Computational modeling of human natural killer cell development suggests a selection process regulating coexpression of KIR with CD94/NKG2A

Mali Salmon-Divon, Petter Höglund, Maria H. Johansson, Sofia Johansson, Ramit Mehr

Research output: Contribution to journalShort surveypeer-review

9 Scopus citations

Abstract

Natural killer cells fail to lyse target cells expressing sufficient levels of self MHC class I molecules, providing one mechanism to secure self tolerance. Inhibition of lysis is mediated by inhibitory receptors expressed by NK cells, such as the murine Ly49 receptors, human KIR receptors and CD94/NKG2A, expressed by both species. To ensure that most, if not all, NK cells express at least one inhibitory receptor for self MHC class I, selection processes have been postulated for murine NK cells regulating the number and identity of inhibitory receptors expressed by each cell. The presence of similar selection processes in human NK cells has not been demonstrated. In previous studies using mathematical modeling we have shown that, in the Ly49 system, the sequential model (in which gene expression and selection operate simultaneously) is most likely to explain the observed expression frequencies. We also predicted the parameters (such as receptor-ligand binding affinity levels) under which the models fit with the observed frequencies. This study aims to evaluate whether these models may be valid in the human system. Our data suggest that if selection operates during human NK cell development, it affects the co-expression of CD94/NKG2A and KIR rather than KIR expression alone, and is more likely to be governed by the two-step selection model.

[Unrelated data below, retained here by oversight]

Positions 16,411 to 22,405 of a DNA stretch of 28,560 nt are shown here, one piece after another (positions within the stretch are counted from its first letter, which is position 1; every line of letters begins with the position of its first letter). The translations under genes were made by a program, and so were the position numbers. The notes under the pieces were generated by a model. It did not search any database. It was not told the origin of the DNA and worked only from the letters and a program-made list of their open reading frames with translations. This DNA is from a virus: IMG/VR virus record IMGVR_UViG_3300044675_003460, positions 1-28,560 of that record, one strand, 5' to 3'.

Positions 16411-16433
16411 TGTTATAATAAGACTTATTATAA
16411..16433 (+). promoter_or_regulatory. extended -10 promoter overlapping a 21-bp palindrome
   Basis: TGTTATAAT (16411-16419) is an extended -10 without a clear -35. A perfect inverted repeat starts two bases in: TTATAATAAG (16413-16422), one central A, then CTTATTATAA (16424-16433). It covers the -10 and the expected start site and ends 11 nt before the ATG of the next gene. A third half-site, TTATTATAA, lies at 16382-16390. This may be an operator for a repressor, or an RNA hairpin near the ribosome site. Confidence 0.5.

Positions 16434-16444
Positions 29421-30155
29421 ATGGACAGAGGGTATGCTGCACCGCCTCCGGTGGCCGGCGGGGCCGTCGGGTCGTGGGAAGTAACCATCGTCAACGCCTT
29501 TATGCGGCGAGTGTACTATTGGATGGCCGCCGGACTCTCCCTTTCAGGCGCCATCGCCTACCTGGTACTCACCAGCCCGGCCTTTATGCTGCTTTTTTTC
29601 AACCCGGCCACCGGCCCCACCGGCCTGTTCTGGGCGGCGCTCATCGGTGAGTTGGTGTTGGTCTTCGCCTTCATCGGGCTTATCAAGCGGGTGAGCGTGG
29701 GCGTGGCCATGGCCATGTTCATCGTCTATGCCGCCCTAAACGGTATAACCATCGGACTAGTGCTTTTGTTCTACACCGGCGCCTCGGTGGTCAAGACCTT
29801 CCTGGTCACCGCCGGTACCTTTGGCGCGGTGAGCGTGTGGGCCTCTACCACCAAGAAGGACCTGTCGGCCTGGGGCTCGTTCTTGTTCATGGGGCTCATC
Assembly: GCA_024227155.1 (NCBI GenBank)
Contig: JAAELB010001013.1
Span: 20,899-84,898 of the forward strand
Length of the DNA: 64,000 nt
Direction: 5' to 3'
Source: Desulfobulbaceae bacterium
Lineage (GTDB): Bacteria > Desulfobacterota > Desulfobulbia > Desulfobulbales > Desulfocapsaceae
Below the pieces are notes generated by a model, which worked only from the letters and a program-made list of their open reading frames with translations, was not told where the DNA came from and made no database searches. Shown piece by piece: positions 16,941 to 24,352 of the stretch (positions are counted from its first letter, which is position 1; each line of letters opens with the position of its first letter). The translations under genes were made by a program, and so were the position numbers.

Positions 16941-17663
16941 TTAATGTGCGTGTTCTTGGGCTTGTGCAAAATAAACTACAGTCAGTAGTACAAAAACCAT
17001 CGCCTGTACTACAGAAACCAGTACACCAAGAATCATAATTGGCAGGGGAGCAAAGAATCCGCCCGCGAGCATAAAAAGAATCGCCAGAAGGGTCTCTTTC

Original languageEnglish
Pages (from-to)397-403
Number of pages7
JournalMolecular Immunology
Volume42
Issue number4 SPEC. ISS.
DOIs
StatePublished - Feb 2005

Bibliographical note

Funding Information:
This study was supported by grants from the Human Frontiers Science Foundation, and an Israel Science Foundation grant number 759/01-1 (to R.M.). The work was conducted partly in Bar-Ilan University, Israel, where it was part of a study performed towards a PhD degree, and partly within The Strategic Research Center for Immunoregulation (IRIS), funded by the Swedish Foundation for Strategic Research.

Keywords

  • Computer simulations
  • KIR
  • Ly49
  • Mathematical modeling
  • Natural killer cell development

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